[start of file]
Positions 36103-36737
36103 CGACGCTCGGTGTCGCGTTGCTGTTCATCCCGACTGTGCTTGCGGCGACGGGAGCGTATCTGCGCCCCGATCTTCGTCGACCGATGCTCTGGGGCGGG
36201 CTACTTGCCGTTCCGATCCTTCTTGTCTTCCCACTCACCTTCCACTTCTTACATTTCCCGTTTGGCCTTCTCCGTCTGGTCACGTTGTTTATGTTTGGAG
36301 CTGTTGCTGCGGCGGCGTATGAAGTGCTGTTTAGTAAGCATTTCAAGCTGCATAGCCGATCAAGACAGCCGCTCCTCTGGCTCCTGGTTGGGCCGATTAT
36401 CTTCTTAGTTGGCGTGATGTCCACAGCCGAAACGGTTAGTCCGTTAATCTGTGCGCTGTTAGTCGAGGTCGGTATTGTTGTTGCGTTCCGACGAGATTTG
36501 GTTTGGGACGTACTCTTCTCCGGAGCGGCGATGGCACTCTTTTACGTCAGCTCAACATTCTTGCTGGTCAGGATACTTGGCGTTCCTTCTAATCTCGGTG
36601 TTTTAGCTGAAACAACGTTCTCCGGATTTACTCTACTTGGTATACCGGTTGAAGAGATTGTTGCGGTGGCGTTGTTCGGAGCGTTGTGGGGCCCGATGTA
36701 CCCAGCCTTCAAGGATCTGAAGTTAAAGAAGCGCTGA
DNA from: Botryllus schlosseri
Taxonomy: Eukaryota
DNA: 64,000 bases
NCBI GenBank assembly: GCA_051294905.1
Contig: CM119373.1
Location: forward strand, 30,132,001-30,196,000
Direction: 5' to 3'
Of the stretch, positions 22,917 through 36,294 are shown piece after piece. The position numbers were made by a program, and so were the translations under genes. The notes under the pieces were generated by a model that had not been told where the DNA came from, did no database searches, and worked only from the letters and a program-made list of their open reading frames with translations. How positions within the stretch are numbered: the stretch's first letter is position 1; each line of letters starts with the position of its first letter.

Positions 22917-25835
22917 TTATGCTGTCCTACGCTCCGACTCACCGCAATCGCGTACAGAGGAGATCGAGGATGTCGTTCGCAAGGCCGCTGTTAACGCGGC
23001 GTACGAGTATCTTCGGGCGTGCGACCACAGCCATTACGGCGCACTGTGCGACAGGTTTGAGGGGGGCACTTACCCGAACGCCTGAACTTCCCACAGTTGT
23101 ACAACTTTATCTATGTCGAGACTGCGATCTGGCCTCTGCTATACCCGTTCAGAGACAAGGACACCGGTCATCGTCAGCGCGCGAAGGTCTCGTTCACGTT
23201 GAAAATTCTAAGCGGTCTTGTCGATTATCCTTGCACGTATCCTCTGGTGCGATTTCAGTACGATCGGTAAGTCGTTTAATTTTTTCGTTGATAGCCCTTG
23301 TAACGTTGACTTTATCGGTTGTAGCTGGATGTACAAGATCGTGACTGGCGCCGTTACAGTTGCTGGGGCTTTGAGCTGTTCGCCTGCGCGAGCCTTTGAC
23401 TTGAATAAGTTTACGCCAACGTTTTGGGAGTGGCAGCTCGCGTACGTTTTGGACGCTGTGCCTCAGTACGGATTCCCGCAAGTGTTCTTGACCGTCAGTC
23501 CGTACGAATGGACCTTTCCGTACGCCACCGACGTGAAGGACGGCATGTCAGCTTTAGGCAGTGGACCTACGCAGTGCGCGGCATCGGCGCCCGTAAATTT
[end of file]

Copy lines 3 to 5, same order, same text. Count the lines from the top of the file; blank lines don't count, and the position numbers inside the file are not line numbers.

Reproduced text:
36201 CTACTTGCCGTTCCGATCCTTCTTGTCTTCCCACTCACCTTCCACTTCTTACATTTCCCGTTTGGCCTTCTCCGTCTGGTCACGTTGTTTATGTTTGGAG
36301 CTGTTGCTGCGGCGGCGTATGAAGTGCTGTTTAGTAAGCATTTCAAGCTGCATAGCCGATCAAGACAGCCGCTCCTCTGGCTCCTGGTTGGGCCGATTAT
36401 CTTCTTAGTTGGCGTGATGTCCACAGCCGAAACGGTTAGTCCGTTAATCTGTGCGCTGTTAGTCGAGGTCGGTATTGTTGTTGCGTTCCGACGAGATTTG